One of the mysteries of the English language finally explained.
A bitter crystalline compound present in small quantities in tea leaves, isomeric with theobromine.
- ‘A number of studies have been conducted with the related compound known as theophylline.’
- ‘Three very similar compounds - all in this same group of alkaloids - are present in common beverages, namely caffeine, theophylline, and theobromine.’
- ‘It contains not only caffeine but also theophylline, a compound that can ease the symptoms of a cold.’
- ‘While caffeine primarily is active in the brain and muscles, theophylline is active in stimulating the respiratory system, heart and kidneys.’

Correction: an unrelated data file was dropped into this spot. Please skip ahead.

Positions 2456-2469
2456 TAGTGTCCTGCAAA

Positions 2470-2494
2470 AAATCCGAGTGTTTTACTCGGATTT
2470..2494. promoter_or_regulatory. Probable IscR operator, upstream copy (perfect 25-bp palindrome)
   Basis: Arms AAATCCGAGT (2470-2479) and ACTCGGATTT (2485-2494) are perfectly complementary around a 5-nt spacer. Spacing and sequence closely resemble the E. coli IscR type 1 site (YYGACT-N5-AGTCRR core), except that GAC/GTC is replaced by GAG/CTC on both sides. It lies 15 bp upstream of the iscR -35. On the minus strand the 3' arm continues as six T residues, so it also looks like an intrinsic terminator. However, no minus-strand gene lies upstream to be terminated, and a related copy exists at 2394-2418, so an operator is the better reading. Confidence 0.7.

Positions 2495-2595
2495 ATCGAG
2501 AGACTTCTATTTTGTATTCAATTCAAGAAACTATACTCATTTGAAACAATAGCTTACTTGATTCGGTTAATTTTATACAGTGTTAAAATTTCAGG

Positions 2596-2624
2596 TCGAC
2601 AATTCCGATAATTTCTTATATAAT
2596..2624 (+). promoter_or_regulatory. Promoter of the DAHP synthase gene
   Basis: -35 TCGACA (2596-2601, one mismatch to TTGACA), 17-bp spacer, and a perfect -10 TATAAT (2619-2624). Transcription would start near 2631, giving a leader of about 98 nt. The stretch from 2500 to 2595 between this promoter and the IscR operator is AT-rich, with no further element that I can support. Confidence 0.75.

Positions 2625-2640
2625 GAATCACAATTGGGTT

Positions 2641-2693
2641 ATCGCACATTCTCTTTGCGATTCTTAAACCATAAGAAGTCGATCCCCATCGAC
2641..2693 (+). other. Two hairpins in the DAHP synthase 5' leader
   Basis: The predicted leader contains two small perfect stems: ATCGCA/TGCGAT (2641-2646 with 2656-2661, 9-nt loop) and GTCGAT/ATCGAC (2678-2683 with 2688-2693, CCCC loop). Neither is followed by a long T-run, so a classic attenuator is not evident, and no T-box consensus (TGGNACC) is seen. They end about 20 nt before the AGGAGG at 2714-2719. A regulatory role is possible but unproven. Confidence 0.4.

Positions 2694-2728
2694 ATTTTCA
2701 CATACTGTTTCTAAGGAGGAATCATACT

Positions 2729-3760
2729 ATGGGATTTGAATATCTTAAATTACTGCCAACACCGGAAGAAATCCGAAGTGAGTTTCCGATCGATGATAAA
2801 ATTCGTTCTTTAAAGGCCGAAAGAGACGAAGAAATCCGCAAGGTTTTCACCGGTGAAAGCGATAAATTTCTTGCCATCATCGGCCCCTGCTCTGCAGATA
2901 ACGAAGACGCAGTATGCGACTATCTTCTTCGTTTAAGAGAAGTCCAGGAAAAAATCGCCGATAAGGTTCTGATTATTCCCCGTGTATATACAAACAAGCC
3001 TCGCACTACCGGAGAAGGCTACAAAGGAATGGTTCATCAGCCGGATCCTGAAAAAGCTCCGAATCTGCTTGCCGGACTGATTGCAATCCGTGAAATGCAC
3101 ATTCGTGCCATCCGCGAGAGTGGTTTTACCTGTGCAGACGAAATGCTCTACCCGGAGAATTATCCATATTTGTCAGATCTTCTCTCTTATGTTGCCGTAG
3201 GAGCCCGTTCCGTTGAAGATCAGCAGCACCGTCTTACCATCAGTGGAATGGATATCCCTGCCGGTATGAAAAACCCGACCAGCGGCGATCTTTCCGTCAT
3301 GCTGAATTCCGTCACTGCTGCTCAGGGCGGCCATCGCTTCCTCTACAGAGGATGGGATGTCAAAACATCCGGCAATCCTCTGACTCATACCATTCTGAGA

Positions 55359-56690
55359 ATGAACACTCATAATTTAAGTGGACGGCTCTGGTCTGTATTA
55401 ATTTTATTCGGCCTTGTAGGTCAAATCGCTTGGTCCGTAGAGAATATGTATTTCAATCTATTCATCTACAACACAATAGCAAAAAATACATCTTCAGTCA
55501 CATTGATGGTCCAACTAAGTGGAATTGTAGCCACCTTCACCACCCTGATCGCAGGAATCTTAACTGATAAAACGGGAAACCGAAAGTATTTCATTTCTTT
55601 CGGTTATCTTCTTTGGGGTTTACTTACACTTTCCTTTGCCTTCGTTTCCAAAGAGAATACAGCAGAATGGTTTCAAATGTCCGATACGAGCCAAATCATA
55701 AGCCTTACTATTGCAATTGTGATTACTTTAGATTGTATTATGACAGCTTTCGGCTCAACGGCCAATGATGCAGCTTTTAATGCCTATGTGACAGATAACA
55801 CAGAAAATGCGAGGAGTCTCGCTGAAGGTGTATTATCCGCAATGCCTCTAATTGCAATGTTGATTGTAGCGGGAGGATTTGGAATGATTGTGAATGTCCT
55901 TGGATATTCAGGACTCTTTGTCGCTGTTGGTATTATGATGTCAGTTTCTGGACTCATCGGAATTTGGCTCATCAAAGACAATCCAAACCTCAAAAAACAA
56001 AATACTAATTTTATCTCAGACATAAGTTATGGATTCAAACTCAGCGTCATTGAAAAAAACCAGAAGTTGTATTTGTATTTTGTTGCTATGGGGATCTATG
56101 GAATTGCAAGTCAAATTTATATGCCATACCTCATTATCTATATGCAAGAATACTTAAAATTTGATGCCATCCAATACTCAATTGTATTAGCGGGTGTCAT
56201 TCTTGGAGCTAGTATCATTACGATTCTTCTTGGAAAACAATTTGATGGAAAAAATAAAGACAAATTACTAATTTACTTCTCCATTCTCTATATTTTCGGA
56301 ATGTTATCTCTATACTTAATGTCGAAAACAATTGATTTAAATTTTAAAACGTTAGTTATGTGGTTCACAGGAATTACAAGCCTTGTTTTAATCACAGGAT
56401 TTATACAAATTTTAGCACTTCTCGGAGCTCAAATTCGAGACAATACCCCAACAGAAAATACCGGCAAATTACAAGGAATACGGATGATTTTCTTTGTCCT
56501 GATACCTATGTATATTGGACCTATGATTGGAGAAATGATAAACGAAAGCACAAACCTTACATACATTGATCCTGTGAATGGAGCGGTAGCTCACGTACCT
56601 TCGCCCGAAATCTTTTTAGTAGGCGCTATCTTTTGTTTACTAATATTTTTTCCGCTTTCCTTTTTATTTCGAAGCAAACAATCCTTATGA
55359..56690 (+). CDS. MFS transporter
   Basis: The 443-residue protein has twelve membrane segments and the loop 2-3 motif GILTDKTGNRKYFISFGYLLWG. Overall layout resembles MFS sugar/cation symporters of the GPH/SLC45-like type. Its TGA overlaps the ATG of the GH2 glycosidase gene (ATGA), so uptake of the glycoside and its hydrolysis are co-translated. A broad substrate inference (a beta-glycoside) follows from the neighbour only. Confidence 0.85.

- ‘Two related xanthines, theobromine and theophylline, are often present in smaller amounts.’
Late 19th century: from modern Latin Thea (former genus name of the tea plant, from Dutch thee) + Greek phullon ‘leaf’ + -ine.
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